The best way to manage this risk is with an insured annuity. Backed by an insurance policy for the same amount of the capital invested, this annuity provides the retiree with income for life, and the estate can recover the annuitant’s capital in the event of death.
Despite their popularity, insurers have all dropped their 5% guaranteed lifetime withdrawal benefit at age 65 (GLWB), although some players still offer GLWB products with lower withdrawal amounts. At the end of last year, Empire Life announced that it was putting an end to its 5% at age 65 withdrawal benefit. The insurer took this measure for the same reasons given by its competitors: low interest rates, stock market volatility and the severity of the capital standards that were introduced in 2011.
From the time of their launch in Canada in 2006, GWBs enjoyed a resounding success with baby-boomers. To fill this gap, Charest believes that insurers need to revive the product in another form.
“What remains to be done is to combine the features that interested our customers with the regulatory capital requirements. We need to invent a capital light GWB.”
What would this be? A product that offers the annuitant a stable retirement income, investment protection, and requires less capital from the insurer. Charest said that Industrial Alliance is looking into it.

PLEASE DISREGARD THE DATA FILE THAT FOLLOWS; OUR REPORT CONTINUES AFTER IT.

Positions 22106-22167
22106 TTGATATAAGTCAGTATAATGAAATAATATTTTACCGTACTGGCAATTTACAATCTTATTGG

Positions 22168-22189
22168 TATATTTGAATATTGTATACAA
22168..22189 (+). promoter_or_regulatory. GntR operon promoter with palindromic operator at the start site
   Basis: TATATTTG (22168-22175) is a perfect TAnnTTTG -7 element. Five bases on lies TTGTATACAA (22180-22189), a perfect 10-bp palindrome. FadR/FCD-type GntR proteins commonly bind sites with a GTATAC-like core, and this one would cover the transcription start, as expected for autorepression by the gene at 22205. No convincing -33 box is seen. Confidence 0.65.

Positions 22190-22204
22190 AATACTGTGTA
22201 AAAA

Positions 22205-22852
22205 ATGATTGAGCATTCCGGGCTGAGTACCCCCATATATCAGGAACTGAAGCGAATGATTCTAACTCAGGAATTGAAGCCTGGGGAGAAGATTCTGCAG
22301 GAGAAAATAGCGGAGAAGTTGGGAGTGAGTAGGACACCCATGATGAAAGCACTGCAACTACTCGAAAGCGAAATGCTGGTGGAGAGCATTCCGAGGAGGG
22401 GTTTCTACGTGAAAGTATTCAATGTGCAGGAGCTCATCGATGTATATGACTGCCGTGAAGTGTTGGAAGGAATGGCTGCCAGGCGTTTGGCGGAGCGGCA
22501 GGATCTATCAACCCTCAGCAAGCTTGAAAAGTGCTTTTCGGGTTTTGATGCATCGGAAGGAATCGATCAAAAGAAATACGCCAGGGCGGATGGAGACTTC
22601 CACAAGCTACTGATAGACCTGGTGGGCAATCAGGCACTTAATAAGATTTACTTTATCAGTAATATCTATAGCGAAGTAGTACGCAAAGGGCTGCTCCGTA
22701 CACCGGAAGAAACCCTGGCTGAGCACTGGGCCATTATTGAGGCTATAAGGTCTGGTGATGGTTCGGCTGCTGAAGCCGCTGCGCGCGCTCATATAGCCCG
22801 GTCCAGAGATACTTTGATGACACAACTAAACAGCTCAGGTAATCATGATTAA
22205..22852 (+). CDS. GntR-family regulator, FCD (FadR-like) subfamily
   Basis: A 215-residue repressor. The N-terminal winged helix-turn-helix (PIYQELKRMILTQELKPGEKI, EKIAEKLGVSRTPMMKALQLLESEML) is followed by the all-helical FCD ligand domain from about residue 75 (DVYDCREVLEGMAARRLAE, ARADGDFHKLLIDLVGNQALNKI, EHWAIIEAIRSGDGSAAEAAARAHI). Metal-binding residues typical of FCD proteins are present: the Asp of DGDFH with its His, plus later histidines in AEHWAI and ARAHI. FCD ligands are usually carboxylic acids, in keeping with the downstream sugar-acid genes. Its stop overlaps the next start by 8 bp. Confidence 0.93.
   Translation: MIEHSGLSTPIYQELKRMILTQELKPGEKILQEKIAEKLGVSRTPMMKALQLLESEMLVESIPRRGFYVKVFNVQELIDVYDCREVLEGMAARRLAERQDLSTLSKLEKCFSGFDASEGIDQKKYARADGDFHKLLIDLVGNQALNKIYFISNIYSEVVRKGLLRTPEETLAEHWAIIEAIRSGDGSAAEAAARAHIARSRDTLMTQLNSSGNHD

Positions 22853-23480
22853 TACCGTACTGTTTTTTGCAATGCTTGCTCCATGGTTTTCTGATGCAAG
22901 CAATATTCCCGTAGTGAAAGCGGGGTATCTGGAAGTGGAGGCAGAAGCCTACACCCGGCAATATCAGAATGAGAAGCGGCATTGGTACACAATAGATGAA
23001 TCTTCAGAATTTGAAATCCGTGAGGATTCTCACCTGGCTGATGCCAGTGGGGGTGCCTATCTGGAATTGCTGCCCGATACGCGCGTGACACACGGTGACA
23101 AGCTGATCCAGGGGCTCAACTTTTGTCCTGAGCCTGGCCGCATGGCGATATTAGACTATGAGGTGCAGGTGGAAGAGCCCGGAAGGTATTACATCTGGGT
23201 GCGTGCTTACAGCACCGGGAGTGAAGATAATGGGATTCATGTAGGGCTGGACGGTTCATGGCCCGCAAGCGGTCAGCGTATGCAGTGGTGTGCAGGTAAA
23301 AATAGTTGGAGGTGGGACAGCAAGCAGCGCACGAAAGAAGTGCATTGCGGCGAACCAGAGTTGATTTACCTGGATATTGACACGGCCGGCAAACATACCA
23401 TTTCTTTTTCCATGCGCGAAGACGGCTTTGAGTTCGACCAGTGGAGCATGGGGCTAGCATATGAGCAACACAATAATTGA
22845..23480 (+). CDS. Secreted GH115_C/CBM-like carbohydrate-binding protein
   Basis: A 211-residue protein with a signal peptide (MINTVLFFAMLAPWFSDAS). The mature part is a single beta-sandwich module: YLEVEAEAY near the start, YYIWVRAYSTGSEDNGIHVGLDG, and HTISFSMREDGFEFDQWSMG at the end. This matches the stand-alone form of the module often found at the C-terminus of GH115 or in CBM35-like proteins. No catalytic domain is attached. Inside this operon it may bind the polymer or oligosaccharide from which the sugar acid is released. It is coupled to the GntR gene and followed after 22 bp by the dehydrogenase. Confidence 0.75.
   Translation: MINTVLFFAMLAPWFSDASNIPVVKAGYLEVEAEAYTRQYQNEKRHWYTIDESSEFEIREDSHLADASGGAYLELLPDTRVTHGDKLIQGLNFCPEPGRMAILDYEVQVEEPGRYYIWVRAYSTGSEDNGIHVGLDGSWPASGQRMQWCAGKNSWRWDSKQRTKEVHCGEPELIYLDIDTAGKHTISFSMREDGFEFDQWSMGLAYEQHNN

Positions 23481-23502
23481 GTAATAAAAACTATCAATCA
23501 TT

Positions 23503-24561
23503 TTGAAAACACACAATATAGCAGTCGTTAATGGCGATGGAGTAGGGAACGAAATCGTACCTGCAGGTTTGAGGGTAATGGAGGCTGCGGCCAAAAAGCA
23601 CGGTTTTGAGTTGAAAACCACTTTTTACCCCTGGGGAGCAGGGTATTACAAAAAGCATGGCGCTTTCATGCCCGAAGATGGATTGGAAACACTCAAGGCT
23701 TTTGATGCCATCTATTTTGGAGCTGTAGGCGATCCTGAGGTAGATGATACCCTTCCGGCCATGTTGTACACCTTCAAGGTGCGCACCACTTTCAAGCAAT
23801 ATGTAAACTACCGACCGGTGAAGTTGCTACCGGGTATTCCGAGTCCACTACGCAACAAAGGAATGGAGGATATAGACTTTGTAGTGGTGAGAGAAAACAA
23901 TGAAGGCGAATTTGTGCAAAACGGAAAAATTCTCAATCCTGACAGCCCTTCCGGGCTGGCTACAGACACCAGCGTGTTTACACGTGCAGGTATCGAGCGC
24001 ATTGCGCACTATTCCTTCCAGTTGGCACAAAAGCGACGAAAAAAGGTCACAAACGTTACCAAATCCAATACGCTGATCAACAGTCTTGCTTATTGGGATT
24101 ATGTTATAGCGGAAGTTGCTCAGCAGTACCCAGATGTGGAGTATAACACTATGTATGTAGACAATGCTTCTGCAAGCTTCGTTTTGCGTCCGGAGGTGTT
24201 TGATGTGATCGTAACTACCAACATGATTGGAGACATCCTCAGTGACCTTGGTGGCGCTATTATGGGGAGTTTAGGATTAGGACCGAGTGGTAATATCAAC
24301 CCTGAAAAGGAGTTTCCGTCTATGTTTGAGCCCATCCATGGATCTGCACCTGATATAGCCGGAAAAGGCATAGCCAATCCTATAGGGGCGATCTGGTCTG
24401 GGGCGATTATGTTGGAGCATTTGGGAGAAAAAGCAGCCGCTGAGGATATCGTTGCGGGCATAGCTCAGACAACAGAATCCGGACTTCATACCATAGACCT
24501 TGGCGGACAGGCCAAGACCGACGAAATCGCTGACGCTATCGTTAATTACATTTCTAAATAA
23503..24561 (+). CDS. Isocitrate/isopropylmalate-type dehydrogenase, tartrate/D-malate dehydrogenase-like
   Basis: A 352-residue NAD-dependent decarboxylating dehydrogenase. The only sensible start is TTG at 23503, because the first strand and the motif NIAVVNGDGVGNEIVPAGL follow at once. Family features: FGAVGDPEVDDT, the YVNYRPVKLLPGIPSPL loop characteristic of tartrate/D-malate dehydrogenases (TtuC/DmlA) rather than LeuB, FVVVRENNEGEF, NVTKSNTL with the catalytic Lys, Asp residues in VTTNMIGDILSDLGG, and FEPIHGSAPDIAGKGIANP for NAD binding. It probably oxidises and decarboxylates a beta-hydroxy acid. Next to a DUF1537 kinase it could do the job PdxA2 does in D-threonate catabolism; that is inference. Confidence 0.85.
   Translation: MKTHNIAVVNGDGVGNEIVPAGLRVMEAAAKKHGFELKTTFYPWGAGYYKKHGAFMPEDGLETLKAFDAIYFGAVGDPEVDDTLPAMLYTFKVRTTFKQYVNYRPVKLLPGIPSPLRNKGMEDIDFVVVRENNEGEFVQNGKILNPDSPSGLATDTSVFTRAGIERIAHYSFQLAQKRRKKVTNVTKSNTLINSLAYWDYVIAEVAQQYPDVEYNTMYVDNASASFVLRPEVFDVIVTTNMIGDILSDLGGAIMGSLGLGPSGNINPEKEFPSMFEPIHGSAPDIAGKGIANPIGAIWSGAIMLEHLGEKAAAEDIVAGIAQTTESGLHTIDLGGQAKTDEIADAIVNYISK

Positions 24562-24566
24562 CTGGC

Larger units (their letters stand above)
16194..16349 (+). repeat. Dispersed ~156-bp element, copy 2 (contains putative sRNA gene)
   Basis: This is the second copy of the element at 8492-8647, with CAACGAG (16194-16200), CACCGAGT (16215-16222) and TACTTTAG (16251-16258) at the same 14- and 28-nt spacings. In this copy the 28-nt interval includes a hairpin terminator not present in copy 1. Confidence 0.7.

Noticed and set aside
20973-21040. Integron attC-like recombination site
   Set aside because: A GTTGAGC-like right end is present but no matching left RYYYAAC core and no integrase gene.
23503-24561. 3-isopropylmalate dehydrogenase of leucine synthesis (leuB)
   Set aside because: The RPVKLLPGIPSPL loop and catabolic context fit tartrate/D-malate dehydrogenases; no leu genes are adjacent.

Industrial Alliance’s growth will continue to come primarily from individual wealth management. This sector includes segregated funds, mutual funds, and private banking through Jovian Capital, which the insurer has recently agreed to acquire.
To illustrate, Charest points to a tool the insurer has introduced to its financial results recently in order to make them easier for investors to understand: source of earnings. Increasing significantly, Industrial Alliance’s earnings went from $103.3 million in 2011 to $311.9 million in 2012. The annual report says that these results are due to the improving macroeconomic situation, growth in businesses, and hedging strategies.
Over ten years, the net profits from the individual wealth management division has quadrupled, from $30 million in 2003 to $118.2 million in 2012. “As for profits from individual life insurance, they have only been multiplied by two [from $ 72.8 million ten years ago to $154.9 million in 2012],” comments Charest. During this time, through 17 acquisitions and organic growth, the insurer increased its assets under management in mutual funds and segregated funds from a little more than $2 billion to $18.2 billion.
He points out that sales of life insurance have increased by about 5% annually in the industry in recent years, while those in wealth management have increased by 10%. “There are a lot of players in the game and they capitalize on their strengths. Wealth changes hands, which creates growth opportunities. In contrast, life insurance contracts sold over the last 30 years will not move much from one provider to another,” notes Charest.